India puts national interests first to stick with Russia
In December of last year, an increasingly isolated Vladimir Putin left Russia for the second time during the pandemic. His destination is New Delhi, and his focus is on preparing for future conflicts.
The Russian president told Prime Minister Narendra Modi that Moscow works with New Delhi in “the military and technical fields like no other country”, and called India “a tested friend with time” when he signed a new 10-year defense cooperation agreement. Agreement.
This friendship will be put to the test just eight weeks after the Russian military invaded Ukraine, prompting India to try to rescue more than 15,000 citizens, mostly students, studying in the country.
While Western nations condemn Russia’s aggression, New Delhi’s allegiance to its longtime partner stands firm. Last week, India, as an interim member of the United Nations Security Council, abstained from a resolution condemning Russia’s aggression, along with China and the UAE.
Analysts say India believes there is no benefit to alienating Russia, which depends on vital commodities such as energy and fertilizers, while it considers neighboring China, also a co Russia’s alliance is a much larger strategic threat. Russia’s support is seen as crucial to managing India’s unending confrontation with China on the northern Himalayan border following deadly skirmishes in 2020.
“Here in Delhi, Russia always [seen as] Constantino Xavier, a fellow at the Center for Economic and Social Progress in New Delhi. “From India’s point of view, the single actor will become stronger [from the war in Ukraine] is China. ”
Although Modi appeal to Putin “to end the violence immediately,” in a phone call on the day the war began, Indian officials shied away from blaming the Russian president. Instead, New Delhi remains in contact with both Moscow and Kyiv as they prioritize evacuation operations for its citizens on Ukraine’s western border.
India’s partnership with Russia dates back to the early days of independence after 1947, when Prime Minister Jawaharlal Nehru drew inspiration for parts of his socialist economy from the Soviet era.
Despite being “non-aligned” during the Cold War, India grew close to the Soviet Union as the United States moved toward arch-enemy Pakistan. Importantly, the Soviet Union was credit as helped India win the 1971 war with Pakistan over Bangladesh.
India’s ties with the US and Europe have strengthened since the end of the cold war and India – a member of the Quad Security Partnership with the US, Japan and Australia – is seen as a Western ally. indispensable and counterweight to China in Asia.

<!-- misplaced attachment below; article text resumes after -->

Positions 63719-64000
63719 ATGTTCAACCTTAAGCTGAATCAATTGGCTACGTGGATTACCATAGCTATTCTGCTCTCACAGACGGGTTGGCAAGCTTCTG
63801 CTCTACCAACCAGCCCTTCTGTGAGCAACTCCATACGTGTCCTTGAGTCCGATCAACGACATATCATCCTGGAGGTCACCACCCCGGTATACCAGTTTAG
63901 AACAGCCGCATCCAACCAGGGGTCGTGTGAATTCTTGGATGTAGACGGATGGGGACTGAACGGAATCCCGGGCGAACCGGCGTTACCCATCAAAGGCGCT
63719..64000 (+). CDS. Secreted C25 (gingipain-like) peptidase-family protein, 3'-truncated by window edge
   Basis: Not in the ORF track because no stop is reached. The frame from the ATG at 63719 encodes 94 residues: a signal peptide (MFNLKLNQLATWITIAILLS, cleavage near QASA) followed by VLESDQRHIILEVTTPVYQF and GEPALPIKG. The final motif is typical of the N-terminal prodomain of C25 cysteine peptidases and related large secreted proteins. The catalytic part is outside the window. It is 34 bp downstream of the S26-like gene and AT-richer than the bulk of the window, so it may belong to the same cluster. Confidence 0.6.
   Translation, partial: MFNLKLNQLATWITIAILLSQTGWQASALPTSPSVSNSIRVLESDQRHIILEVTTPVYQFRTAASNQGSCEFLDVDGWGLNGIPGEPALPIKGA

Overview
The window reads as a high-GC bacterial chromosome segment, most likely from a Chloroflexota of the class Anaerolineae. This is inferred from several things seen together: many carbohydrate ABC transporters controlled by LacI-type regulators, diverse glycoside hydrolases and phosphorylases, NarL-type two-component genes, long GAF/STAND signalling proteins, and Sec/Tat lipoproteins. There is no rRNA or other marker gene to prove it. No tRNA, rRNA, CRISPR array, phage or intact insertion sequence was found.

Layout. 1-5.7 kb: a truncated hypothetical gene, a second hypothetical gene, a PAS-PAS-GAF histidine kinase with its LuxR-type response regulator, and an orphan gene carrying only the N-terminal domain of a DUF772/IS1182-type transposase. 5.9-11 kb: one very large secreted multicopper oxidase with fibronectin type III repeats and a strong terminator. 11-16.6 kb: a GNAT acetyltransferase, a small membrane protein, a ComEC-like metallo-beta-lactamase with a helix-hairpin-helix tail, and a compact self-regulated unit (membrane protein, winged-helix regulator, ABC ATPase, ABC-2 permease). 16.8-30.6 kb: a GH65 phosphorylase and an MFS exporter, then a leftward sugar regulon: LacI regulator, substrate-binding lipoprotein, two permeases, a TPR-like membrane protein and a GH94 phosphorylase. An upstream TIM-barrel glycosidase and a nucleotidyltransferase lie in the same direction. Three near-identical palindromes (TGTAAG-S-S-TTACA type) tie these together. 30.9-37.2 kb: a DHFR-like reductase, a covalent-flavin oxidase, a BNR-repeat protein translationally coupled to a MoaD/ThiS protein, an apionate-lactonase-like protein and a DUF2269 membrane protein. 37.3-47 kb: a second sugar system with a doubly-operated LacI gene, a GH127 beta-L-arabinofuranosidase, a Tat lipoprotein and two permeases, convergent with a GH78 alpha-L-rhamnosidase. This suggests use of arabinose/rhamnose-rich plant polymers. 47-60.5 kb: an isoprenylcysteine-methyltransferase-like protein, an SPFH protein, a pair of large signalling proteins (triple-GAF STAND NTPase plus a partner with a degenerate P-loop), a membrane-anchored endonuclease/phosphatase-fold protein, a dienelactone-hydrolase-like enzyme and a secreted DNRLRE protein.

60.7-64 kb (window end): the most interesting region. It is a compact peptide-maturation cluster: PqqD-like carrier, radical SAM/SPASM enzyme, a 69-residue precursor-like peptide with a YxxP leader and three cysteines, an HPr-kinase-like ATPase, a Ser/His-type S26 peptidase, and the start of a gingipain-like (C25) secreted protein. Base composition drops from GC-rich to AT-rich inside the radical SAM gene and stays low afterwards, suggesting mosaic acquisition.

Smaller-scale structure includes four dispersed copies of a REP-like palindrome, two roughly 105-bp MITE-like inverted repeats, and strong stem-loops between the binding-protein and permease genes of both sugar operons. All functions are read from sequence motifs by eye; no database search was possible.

Besieged by enemies on its northern border, India’s geographical position means it cannot depend on distant Western support. India has “on the one hand China and on the other Pakistan, both have nuclear activated” tweeted Uday Kotak on Sunday. Bank CEO Kotak Mahindra and one of India’s richest billionaires added that “our reliance on Russian military equipment and [that the] America is so far away, we have challenges.”
“India watches Russia-China relations very closely,” said Tanvi Madan, a senior fellow at the Brookings Institution. “What they saw over the years was an increasingly close relationship. They don’t want to push Putin further into China’s arms.”
Madan argues that Modi’s reluctance to criticize Putin – consistent with a decades-long foreign policy – is well understood at home. “Any other Indian government could do the same thing,” she said. Opposition leader Rahul Gandhi has also refrained from condemning Russia.
Moscow remains India’s most important military supplier. Russian tanks, aircraft and other heavy weapons are deployed on India’s Himalayan border, and countries are also cooperating in the production of weapons in India.
About 65% of arms delivered to India between 1950 and 2020 are from the Soviet Union/Russia, an estimated $83.4 billion out of a total of $126.7 billion, data compiled by the National Institute for Peace Studies Stockholm economic collection shows.
When Putin arrived in India in December, so did the delivery of the Russian-made S-400 missile defense system, part of a $5.4 billion deal signed two years earlier to challenge Washington.
Observers say Moscow now needs its allies, such as India and China, to help ease the pressure of Western financial sanctions.
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Although Russia-India bilateral trade has only worth about 8 billion dollars Last financial year, Indian businesses with links to Russia lobbied the government to let them continue to trade with their counterparts, said a person familiar with the matter. The Treasury Department declined to comment.
While India trades with Russia in dollars, “there is talk of a return to the rupee-rule trade that used to be the norm,” said Biswajit Dhar, a Jawaharlal Nehru University professor who specializes in trade. about the period from the 1970s to the 1990s.
Strengthening bilateral banking, there are two finance companies affiliated with the government of India in Russia – Indo Commercial Bank60% ownership by State Bank of India, and reinsurer GIC Perestrakhovanie LLCwholly owned by Insurance Corporation of India.
The Indian government has not yet informed Indian lenders what to do with the sanctioned Russian banks. But India was previously willing to ignore Western sanctions, creating a payment mechanism for Iranian imports.
Instead of following Western restrictions, Mr. Dhar said he believes India will prioritize its trade relationship with Russia: “All these paths will be explored, whatever can help. continue commercial relations. Everything will be used. ”